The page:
The Hole in the Wall

by Gregory Kuehn

He watches me through a tiny hole in the bedroom wall, a hole that I’m certain he put there on purpose; my so-called father. He says that he doesn’t, that I’m just being ridiculous and paranoid and a stupid little girl, but I know the truth. Sometimes I can feel his eyes groping my budding breasts or sliding below my hipbone down towards the pubic hairs that have only just begun to grow; his accosting, relentless eyes. And I can hear him behind the wall – the muffled grunts and moans and the disgusting skin friction and it makes me hate myself and want to vomit. 

I don’t know how the hole got there or even when exactly. It was one of those things that could have gone unnoticed forever, but once discovered, could never be overlooked again. I tried to cover it up. First, with a poster of Jacob from Twilight, sweaty and shirtless, which my father called “smut” as he tore it from the wall. Then, I tried things like sticking a post-it note over it, stuffing a sock into its opening, moving my dresser in front of it. But each time he would uncover the hole and tell me how tacky it looked to have a sock/dresser/post-it note, or whatever else there. “Forget about that damn hole,” he would say. “Just leave it alone.” And my hole-covering efforts ceased. But forgetting about it would have been impossible. That God-forsaken hole was always there, always – exposed and empty just like me. 

It started not long after Mom died. He began drinking a little more and a little more. He tried to hide it from me, but I could always smell the alcohol on his breath. Then he started to tell me how I was maturing into a beautiful young woman and he bought me things like skirts and strappy shoes and smaller panties than I had been used to wearing. “You’ll look nice in these,” he would say, and I would cower behind an awkward smile and thank him and then pray to God to bring my mother back.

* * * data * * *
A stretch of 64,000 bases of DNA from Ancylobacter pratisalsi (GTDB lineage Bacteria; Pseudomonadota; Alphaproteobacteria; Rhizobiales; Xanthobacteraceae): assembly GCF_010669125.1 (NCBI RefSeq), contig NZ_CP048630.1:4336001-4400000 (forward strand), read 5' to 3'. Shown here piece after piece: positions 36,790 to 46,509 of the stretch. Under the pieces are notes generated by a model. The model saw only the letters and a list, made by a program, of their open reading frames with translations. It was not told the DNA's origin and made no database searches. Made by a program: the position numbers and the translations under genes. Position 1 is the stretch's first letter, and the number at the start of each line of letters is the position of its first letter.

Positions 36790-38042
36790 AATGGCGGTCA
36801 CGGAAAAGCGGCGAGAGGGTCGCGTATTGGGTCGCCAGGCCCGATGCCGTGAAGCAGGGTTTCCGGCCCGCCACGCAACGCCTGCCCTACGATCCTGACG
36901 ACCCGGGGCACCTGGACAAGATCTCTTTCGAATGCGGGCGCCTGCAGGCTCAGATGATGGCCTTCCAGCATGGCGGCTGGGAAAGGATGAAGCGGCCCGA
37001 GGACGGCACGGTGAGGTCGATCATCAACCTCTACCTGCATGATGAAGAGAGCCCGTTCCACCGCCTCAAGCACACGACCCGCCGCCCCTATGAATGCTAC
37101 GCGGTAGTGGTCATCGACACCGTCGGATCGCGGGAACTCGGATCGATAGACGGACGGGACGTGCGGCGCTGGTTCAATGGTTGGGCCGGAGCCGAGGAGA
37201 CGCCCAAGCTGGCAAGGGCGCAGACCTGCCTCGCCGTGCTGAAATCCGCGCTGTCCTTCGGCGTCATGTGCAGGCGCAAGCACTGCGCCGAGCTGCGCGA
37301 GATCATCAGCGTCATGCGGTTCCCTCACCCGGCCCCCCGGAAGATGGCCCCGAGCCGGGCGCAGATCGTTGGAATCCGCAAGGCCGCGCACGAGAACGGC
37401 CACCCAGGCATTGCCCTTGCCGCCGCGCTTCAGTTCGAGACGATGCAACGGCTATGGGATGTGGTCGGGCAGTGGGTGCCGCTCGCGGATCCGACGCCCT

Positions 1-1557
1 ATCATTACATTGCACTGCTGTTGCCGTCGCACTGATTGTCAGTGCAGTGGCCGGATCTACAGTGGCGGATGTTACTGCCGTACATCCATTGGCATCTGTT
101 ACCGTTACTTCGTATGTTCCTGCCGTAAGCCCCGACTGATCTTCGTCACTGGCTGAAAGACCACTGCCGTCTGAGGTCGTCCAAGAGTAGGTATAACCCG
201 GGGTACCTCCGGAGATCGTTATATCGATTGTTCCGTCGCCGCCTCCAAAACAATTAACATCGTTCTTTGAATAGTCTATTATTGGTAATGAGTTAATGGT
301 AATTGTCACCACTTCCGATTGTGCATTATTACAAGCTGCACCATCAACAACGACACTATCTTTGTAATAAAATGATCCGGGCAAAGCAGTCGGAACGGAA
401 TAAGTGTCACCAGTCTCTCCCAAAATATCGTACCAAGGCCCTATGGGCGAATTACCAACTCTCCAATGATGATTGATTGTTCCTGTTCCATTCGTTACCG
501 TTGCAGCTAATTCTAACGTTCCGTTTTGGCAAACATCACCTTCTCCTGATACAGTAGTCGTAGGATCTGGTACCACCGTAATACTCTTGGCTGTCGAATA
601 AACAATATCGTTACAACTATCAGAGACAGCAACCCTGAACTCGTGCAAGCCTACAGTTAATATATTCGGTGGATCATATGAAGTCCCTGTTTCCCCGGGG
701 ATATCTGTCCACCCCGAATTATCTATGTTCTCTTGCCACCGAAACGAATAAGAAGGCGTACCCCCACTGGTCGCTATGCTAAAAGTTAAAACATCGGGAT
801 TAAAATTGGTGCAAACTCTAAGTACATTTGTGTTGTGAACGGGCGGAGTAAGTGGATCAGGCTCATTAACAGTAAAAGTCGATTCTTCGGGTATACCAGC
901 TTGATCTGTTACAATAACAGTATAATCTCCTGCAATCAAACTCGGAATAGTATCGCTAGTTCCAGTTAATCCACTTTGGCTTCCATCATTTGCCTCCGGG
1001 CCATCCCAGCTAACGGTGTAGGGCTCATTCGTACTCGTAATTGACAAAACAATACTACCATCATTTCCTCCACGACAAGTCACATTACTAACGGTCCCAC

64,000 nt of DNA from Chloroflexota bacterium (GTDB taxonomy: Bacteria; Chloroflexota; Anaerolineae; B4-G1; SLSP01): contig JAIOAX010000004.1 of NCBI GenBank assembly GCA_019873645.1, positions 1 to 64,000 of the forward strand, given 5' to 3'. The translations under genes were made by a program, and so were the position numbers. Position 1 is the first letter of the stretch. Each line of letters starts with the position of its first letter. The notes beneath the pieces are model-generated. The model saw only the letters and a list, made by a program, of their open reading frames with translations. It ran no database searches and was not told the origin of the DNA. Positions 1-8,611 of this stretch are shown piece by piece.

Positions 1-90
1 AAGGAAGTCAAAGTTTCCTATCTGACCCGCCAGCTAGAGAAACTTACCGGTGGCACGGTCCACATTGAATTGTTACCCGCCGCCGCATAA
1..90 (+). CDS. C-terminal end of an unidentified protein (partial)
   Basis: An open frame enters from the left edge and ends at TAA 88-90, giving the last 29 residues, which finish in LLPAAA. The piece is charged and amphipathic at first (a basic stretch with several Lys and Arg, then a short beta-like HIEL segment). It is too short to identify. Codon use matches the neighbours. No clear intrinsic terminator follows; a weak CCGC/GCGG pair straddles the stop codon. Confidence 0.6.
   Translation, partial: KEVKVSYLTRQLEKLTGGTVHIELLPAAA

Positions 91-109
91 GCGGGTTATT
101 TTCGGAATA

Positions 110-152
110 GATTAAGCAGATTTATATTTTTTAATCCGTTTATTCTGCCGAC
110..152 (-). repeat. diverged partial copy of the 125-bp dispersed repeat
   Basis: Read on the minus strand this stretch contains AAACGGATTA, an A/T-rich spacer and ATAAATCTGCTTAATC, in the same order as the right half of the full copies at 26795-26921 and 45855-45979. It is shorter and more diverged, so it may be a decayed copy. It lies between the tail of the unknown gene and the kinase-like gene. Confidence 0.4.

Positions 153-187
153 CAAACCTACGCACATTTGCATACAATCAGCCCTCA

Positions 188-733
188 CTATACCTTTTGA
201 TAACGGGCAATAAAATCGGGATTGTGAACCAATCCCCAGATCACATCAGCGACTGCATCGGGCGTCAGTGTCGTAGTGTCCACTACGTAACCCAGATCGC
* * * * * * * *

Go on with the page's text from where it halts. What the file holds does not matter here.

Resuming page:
I thought about doing all my dressing and undressing behind the closet door or in the corner of the room away from the hole. I even considered taking showers in the girl’s locker room at school. But I was afraid of what might happen if I did, of what he might do if he couldn’t watch anymore. I didn’t want to know what he was capable of. I still don’t. He is my father. 

So now, as drops of water make their way down my body from behind the safety of a baby blue bath towel, I know he’s there, watching through the tiny hole in my bedroom wall. I slip off the towel and it falls to the floor revealing everything. I step into a pair of tiny black panties, one of the pairs he bought me, and I can hear him moan and then finish behind the wall. Then his footfalls fade down the hallway and I hear the distant shut of a door and I know that it’s over. 

Still, in the back of my mind, I can’t help but think that one day the hole in the wall might not be enough, and he will burst through my bedroom door and then into me, and I will cry out and beg for him to stop, and after a while, he will. But the sun will still rise in the east, and crows will still line telephone wires in summer, and the tiny hole in my bedroom wall will still be there, exposed and empty.


Greg Kuehn served eight years in the United States Marine Corps and is currently a senior English education major at the University of Tennessee at Chattanooga. Upon completion of his degree he plans to pursue a career as a high school English teacher, a soccer coach, and a writer.
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